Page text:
• India is still importing around 4 lakh tonnes of tur, 0.6 lakh tonnes of moong and around 3 lakh tonnes of urad for meeting its demand.
  • The special programme will increase the production and productivity of the three pulses of tur, moong and urad to a great extent and will play an important role in reducing the import burden.

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Pulses are important source of protein, high in fibre content and provide ample quantity of vitamins and minerals. India having the largest shares about 25% production, about 33% acreage and about 27% consuming of total pulses of the world.

Although India is the highest producer of pulses in the world, its domestic demand outstrips domestic production. The shortfall is met from imports. In last 1 year prices of pulses have increased sharply which has made pulses unaffordable for the common man.

In this article We will explain why despite India being the largest producer of pulses, the price of pulses have increased so rapidly and we will also discuss steps taken by government in this regard and why those steps have not achieved intended results.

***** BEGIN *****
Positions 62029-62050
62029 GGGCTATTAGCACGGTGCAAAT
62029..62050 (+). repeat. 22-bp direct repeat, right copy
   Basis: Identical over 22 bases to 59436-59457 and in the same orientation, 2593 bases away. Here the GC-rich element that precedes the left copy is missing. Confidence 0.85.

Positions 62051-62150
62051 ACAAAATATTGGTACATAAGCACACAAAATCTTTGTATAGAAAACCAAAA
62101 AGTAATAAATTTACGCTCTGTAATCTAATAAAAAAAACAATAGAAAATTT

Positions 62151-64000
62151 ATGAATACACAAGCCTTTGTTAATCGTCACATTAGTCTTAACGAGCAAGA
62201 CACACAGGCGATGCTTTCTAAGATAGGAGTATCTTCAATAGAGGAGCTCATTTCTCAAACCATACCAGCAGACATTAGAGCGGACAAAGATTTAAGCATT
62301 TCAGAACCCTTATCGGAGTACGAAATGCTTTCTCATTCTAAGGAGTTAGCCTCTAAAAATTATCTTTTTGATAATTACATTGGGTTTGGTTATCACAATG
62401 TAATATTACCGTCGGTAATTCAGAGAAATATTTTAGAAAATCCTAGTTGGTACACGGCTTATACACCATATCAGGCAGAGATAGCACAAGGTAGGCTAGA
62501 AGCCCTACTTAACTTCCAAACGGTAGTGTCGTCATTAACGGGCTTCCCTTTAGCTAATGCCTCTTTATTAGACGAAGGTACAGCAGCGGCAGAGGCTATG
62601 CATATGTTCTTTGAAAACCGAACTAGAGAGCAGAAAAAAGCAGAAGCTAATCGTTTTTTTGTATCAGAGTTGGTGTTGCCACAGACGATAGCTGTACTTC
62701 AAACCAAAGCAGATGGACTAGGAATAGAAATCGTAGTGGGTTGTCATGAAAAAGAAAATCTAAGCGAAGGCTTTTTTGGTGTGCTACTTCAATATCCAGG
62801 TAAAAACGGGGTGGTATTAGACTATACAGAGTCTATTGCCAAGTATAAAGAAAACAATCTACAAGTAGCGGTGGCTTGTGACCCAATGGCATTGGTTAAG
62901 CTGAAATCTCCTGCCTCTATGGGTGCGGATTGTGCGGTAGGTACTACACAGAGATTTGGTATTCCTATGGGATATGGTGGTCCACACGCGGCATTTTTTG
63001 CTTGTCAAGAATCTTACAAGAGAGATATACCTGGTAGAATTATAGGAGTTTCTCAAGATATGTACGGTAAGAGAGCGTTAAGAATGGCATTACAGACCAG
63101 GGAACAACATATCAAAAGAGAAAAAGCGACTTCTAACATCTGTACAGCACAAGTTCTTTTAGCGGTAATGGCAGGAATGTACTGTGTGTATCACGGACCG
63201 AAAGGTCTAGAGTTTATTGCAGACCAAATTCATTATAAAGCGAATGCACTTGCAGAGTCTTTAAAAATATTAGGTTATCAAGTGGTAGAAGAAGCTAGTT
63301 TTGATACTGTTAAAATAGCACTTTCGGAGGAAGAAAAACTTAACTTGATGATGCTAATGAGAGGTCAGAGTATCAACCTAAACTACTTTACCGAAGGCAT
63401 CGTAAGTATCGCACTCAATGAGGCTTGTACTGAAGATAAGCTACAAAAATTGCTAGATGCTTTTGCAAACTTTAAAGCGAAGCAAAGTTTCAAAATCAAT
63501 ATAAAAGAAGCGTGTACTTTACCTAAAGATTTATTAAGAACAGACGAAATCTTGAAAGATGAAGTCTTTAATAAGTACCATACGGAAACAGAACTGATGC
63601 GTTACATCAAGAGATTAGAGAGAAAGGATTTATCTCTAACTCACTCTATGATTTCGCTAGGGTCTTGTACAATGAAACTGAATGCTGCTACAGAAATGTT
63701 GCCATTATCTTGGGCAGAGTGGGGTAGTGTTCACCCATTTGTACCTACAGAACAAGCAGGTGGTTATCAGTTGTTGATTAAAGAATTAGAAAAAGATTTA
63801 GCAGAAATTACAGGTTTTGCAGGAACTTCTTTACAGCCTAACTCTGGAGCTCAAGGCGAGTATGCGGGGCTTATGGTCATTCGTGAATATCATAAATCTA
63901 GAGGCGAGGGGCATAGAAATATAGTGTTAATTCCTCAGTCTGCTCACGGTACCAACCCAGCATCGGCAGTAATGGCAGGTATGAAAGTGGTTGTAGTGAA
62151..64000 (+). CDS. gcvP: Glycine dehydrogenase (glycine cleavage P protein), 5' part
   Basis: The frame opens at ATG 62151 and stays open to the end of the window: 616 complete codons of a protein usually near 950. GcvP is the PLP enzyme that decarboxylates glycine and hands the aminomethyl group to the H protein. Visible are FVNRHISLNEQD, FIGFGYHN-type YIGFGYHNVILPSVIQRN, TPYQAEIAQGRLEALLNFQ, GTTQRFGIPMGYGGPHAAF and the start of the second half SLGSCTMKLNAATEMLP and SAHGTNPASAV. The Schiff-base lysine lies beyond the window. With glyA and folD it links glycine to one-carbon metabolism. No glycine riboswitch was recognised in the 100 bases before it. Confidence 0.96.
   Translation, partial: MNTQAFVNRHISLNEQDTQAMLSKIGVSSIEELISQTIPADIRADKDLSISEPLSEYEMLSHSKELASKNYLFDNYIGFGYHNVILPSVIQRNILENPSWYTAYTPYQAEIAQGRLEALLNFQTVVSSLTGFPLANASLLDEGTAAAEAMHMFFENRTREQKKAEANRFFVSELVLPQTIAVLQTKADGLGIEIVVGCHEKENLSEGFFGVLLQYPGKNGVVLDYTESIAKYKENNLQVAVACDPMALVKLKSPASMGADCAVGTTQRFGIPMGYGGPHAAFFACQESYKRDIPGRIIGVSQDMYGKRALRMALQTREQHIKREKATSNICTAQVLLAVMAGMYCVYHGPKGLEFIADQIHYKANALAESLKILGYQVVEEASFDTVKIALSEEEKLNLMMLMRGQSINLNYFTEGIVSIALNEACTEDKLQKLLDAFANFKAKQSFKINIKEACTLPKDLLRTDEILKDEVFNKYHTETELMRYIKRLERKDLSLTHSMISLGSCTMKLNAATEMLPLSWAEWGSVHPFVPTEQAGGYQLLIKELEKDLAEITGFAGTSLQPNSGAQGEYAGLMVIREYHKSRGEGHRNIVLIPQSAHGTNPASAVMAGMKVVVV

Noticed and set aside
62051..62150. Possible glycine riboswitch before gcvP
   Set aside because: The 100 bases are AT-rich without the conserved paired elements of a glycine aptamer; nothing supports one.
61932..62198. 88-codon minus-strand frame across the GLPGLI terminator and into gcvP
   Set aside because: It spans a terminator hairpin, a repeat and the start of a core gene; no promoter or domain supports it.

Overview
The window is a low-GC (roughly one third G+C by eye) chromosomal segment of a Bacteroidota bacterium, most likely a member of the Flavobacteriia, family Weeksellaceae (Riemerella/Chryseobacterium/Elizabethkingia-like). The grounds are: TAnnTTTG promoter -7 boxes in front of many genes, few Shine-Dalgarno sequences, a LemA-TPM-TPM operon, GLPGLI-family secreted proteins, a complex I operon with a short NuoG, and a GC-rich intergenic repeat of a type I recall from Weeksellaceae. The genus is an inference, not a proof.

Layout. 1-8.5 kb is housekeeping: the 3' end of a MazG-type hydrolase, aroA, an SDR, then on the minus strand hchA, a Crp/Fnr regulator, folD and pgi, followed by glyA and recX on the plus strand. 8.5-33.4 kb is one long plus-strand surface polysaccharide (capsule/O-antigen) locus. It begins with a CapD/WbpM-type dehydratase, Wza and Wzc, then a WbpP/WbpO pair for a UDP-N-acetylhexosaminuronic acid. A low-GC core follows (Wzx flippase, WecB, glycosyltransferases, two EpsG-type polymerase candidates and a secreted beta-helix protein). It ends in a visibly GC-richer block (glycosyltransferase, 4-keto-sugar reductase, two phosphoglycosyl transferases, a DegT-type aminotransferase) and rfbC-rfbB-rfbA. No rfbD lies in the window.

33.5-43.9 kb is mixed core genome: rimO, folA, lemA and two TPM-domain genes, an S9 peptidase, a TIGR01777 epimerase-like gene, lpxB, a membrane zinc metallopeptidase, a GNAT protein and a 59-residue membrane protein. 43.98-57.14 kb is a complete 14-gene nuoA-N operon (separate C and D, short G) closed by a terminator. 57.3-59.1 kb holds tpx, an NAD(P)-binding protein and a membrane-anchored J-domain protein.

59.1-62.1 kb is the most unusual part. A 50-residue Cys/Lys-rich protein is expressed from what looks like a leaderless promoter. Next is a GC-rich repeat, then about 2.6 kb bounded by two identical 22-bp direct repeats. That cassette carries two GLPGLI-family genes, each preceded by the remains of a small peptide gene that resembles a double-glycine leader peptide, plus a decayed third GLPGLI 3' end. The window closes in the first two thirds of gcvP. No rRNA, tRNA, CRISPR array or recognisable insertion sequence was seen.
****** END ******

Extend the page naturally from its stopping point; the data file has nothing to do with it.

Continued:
• What Factors caused increase in prices of pulses in recent years?
  • Government steps in recent years to curb pulse prices
  • Why government steps have failed to reduce prices?
  • Will creating buffer stock for pulses would be able to curb pulses price?


What factors caused increase in prices of pulses in recent years?

  • Draught: Successive back to back drought i.e failure of crops in 3 successive seasons biggest reason for current price increase in pulses
  • Low MSP: Low production of pulses due to Lower MSP prices for pulses in comparison to wheat and rice and even this low target for pulses procurement is not realized by the government, all these factors disincentives farmers towards pulse production.
  • Grown in only Marginal Land: Since pulses could be grown in marginal land, a trend has developed in India where pulses are only grown in marginal and arid lands and mostly by small farmers, all this has led to low productivity for pulse crop. Only 15% of the 25 million hectares area sown annually for pulses in India is irrigated, compared to 60% for paddy and 90-95% for wheat and sugarcane